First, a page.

Five Facts Employers Need to Know Before Hiring Undocumented Workers

Five Facts Employers Need to Know Before Hiring Undocumented Workers

Hiring undocumented workers

Failure to verify an employee’s authorization to work in the United States can lead to serious legal issues. Knowing the basics of hiring undocumented workers is essential. Here are five facts that will help to avoid catastrophe:

Authorization is required.

Employers are required by law to verify that all employees are authorized to work in the United States. It is the duty of the employer, not the worker. Certain documents must be copied and kept on file, as well as submitted to the government.

Documented workers are treated differently. 

An undocumented worker is simply someone who is not authorized to work in the United States. A domestic worker is someone employed to perform household tasks, such as a maid, nanny, gardener, or a sitter for an elderly family member. Either term could apply to the same person, but domestic workers need to be treated differently.

For domestic workers, an I-9 needs to be completed. Other employment laws may apply, as well. An exception might be made for those employed through an agency. If the worker is classified as an “independent contractor,” a 1099 must be issued.

Employers must fill out an I-9.

Employers must fill out this government form, known as an I-9, issued by the Department of Homeland Security (DHS)/United States Citizenship and Immigration Services (USCIS). However, the form is not filed with the government. After it is filled out, the employer must keep a copy, along with a copy of documents deemed acceptable by the USCIS, organized into three columns, or lists.

Items in List A or B establish identity. A United States passport, green card or an employment authorization card are in the first column. A U.S. state driver’s license, state ID, or school ID are included in the second column.

List C establishes the right to work. It includes a U.S. birth certificate or Social Security card with no restriction. When the government needs to verify that an employer has correctly verified the right of its workers to legally work in the U.S., the Immigrations & Custom Enforcement agency (“ICE”) will perform an audit.

Audits must be avoided.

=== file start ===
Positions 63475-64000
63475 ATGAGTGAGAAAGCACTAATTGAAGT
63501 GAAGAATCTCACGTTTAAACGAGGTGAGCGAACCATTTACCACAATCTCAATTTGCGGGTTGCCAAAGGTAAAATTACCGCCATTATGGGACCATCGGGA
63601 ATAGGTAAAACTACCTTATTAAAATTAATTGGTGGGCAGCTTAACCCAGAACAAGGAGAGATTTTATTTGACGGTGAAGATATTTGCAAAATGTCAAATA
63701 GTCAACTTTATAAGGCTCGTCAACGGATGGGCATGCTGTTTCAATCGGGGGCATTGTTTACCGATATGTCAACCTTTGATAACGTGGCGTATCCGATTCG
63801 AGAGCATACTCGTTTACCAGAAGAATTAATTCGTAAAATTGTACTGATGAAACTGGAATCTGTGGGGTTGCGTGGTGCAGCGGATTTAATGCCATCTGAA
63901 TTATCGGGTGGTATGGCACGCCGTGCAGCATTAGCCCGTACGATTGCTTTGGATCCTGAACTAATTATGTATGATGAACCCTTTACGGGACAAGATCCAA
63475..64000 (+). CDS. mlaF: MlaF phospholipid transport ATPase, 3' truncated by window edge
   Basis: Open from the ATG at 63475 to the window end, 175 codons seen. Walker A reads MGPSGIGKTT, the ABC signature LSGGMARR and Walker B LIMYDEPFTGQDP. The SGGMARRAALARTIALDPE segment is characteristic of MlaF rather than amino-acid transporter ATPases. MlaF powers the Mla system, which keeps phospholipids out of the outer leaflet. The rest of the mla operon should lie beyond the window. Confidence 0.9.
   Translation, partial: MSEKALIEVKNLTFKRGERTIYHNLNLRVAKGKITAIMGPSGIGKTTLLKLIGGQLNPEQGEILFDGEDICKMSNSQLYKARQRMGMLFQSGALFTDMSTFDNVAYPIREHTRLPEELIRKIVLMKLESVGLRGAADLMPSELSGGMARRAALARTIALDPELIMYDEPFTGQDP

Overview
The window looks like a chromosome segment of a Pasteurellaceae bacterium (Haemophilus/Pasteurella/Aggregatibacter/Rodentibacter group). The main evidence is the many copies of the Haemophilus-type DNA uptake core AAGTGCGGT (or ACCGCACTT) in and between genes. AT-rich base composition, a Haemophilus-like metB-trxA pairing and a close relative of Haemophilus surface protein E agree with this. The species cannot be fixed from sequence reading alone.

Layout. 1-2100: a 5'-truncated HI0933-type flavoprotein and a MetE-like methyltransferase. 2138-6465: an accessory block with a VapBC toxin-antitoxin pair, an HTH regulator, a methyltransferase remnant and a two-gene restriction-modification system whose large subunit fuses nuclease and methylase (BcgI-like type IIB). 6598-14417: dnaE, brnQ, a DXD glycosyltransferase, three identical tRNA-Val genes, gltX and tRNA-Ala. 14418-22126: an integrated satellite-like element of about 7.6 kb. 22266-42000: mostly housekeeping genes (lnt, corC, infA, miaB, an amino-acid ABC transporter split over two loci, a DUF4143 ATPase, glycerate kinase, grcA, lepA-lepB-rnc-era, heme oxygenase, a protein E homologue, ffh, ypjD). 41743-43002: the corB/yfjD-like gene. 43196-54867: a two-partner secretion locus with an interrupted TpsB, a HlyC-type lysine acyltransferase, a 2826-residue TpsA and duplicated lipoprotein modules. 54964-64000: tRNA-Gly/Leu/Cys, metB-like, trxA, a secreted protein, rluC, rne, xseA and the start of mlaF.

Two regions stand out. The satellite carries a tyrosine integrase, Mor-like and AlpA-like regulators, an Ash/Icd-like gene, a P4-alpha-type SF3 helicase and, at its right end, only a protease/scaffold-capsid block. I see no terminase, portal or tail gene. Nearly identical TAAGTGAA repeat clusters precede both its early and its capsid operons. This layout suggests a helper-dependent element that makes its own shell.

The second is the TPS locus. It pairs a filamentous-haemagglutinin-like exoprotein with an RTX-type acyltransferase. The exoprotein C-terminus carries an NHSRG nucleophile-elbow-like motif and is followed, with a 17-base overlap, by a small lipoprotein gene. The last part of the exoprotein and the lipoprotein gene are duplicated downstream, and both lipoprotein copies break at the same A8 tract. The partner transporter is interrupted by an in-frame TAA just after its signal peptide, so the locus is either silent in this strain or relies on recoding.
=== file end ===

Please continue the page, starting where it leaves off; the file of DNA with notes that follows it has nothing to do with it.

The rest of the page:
Since the Obama administration, I-9 audits have increased dramatically. Under Trump, ICE has sent an unprecedent number of audits, also known as Notices of Inspection (“NOI”). Employers whose business model is based upon illegal employment face criminal prosecution. This includes crimes ranging from the unauthorized hiring of undocumented workers, harboring, tax evasion and money laundering to wage and hour violations.

Receiving an NOI means that your company is going to be inspected. A government visit is sometimes prompted by a tip-off from an angry employee or consumer. In that case, prepare your premises, not to mention your corporate records and I-9 verifications and business licenses.

Penalties will have a devastating impact.

Mistakes on the I-9 may invoke even larger civil penalties, ranging from $220 to $2,292 per violation. Employers are facing a devasting impact on their business. If discovered to have ​unauthorized workers during one of these audits, they will be given 10 days to terminate them. In some cases, employees concerned about their documentation, after hearing that an audit is coming, may simply not show up for work.

Companies with a large percentage of undocumented workers or a history of violations face the steepest penalties of all. In these cases, ICE typically considers the size of the business, good faith efforts to comply, the seriousness of the violation, whether the violation involved illegal workers and a history of previous violations. ICE will then issue a Notice of Intent to Fine, if violations are found.

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